King: NFL Doesn't Plan to Investigate Antonio Brown's Behavior, Patriots Signing

Tyler Conway@jtylerconwayFeatured ColumnistSeptember 9, 2019

GLENDALE, ARIZONA - AUGUST 15:  Wide receiver Antonio Brown #84 of the Oakland Raiders warms up before the NFL preseason game against the Arizona Cardinals at State Farm Stadium on August 15, 2019 in Glendale, Arizona. (Photo by Christian Petersen/Getty Images)
Christian Petersen/Getty Images

The NFL reportedly does not plan to investigate the circumstances that led to Antonio Brown's departure from the Oakland Raiders and quick signing with the New England Patriots.

Peter King of NBC Sports reported the league will also not look into "whether it set a precedent that if a star player doesn't like where he is, he can act up for three or four days and drive a team so crazy that it will release him."

The Raiders released Brown on Saturday, and he agreed to a one-year contract with the New England Patriots by the late afternoon. Brown's departure came after a falling out with the franchise, particularly with general manager Mike Mayock, after he was fined for missing two mandatory team activities while appealing the NFL's ban of his preferred helmet.

The nature of Brown's departure from Oakland seems, at least in part, to be premeditated. ESPN's Chris Mortensen reported Sunday that Brown sought the advice of social media experts on how to expedite his departure from the Raiders after being fined.

Brown first posted the fine on Instagram and then confronted Mayock at practice before requesting his release after the Raiders fined him again for the altercation with the general manager. The Raiders granted the request not long after Brown made it, allowing him to sign with the Patriots.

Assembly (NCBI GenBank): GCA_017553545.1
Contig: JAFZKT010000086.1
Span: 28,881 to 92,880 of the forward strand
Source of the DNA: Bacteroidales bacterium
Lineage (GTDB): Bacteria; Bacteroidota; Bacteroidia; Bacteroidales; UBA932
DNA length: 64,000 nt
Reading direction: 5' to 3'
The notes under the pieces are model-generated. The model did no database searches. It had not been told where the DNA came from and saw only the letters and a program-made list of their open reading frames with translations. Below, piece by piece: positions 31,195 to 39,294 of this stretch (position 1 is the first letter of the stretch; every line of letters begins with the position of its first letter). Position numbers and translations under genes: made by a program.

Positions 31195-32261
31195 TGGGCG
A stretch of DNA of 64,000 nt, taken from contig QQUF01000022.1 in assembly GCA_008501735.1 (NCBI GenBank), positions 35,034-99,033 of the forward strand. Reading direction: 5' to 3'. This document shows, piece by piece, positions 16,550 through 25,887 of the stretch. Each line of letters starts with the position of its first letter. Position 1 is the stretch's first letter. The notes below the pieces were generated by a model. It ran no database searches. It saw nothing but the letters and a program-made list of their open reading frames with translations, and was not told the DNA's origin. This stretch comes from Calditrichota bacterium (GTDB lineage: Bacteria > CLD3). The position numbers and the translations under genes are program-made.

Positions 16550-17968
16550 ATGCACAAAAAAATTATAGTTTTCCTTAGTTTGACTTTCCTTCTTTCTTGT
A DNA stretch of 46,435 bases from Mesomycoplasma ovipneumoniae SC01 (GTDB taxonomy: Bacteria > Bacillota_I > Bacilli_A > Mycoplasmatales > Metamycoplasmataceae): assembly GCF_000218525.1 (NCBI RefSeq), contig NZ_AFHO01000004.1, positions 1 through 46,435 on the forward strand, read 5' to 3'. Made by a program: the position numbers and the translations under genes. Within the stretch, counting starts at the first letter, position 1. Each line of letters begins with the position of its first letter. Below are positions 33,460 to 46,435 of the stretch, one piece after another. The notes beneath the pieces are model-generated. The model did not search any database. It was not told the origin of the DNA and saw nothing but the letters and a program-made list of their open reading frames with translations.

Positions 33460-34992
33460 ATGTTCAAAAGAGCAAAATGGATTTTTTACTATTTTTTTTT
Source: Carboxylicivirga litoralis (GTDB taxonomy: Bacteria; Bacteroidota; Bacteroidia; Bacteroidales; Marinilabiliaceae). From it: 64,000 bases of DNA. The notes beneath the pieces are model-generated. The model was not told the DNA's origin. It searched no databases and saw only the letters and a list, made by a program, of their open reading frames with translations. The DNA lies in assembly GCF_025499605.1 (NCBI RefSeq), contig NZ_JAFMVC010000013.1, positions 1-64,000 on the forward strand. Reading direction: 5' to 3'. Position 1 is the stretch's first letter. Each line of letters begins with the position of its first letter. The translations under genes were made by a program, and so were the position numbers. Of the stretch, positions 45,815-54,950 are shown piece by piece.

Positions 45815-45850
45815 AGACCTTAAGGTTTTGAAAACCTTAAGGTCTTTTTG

Mortensen also reported the Patriots were willing to give up a first-round pick to the Pittsburgh Steelers for Brown during the offseason. However, Pittsburgh did not want to trade him to a rival and instead took a third- and fifth-round pick from Oakland.

Because agent Drew Rosenhaus was involved in trade discussions to get Brown out of Pittsburgh, he surely knew which suitors to contact upon his release from Oakland. King noted there was at least one other team aggressively pursuing Brown before he signed with the Patriots.

Teams around the league may not like seeing Brown in New England, but it's hard to see what reason the NFL would have to investigate. Brown had nearly $30 million on his contract guaranteed in Oakland, and he'll get only $10 million guaranteed in New England (up to $15 million with incentives). Other teams could have bid more aggressively and given Brown the same contract he inked in Oakland.

Brown's "antics" were also no different than the ones he displayed while forcing a trade from Pittsburgh, and this appears to have been a matter of the wideout falling out with Mayock because he felt disrespected. The Raiders didn't have to release him and could have placed him on an exempt list and forced him to sit out the entire season.

They didn't, and now the Patriots are once again benefactors.

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